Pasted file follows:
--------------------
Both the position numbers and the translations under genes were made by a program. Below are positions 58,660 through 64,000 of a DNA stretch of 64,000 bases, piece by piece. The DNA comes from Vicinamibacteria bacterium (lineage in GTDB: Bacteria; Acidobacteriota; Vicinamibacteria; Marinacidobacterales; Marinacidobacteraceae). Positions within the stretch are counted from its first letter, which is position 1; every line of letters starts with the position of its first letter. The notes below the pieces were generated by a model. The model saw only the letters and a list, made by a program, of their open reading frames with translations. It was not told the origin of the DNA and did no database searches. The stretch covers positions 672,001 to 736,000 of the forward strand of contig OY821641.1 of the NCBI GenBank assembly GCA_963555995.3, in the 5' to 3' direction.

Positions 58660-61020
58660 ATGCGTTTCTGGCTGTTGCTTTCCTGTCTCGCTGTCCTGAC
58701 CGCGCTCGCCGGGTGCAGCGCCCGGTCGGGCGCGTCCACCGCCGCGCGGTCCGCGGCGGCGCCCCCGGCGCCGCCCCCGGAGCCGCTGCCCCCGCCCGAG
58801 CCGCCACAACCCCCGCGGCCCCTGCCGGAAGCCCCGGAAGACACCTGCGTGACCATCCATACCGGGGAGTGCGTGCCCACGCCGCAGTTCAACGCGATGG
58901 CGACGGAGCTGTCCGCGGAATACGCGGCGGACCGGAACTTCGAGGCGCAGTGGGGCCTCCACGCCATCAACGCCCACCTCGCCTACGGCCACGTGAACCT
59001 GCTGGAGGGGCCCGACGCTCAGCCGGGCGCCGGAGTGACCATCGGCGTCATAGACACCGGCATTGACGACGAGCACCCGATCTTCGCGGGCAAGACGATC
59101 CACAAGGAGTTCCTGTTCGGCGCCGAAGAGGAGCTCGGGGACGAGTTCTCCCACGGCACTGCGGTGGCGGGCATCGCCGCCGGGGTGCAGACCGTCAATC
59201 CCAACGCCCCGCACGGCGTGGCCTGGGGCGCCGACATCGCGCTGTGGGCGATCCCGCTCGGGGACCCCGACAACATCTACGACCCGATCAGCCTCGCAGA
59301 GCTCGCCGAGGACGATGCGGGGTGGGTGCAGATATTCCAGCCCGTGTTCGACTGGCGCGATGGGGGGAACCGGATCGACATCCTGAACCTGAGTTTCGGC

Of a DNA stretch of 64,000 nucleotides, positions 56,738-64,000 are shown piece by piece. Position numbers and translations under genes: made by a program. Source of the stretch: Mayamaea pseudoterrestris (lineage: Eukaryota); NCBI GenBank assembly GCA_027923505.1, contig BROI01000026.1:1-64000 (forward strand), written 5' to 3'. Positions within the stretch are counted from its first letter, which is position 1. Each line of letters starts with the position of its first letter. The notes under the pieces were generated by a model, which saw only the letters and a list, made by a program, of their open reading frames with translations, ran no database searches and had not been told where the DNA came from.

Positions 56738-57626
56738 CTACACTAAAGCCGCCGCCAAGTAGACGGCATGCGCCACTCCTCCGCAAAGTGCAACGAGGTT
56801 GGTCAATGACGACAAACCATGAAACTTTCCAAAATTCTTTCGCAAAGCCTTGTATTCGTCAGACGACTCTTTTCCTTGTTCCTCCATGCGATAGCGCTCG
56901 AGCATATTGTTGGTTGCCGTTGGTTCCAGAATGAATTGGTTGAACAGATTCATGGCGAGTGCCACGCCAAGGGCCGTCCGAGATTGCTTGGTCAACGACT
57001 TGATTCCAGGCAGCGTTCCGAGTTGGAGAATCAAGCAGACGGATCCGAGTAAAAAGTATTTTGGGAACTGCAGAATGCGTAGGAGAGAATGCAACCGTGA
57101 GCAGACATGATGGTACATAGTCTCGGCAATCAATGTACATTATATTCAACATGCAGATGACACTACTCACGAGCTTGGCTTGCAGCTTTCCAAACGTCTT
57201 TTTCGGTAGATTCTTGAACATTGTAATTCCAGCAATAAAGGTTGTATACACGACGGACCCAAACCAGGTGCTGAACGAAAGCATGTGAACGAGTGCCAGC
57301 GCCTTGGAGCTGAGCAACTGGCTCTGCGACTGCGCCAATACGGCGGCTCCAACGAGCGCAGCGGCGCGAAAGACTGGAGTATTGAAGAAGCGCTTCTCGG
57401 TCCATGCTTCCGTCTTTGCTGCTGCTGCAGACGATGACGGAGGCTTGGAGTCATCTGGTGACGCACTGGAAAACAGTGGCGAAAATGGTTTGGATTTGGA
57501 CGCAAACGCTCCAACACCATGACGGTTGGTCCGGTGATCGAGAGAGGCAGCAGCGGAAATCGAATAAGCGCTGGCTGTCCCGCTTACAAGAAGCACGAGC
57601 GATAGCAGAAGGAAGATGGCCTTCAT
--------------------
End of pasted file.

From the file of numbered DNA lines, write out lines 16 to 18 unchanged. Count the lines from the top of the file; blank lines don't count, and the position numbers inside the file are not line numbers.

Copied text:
57001 TGATTCCAGGCAGCGTTCCGAGTTGGAGAATCAAGCAGACGGATCCGAGTAAAAAGTATTTTGGGAACTGCAGAATGCGTAGGAGAGAATGCAACCGTGA
57101 GCAGACATGATGGTACATAGTCTCGGCAATCAATGTACATTATATTCAACATGCAGATGACACTACTCACGAGCTTGGCTTGCAGCTTTCCAAACGTCTT
57201 TTTCGGTAGATTCTTGAACATTGTAATTCCAGCAATAAAGGTTGTATACACGACGGACCCAAACCAGGTGCTGAACGAAAGCATGTGAACGAGTGCCAGC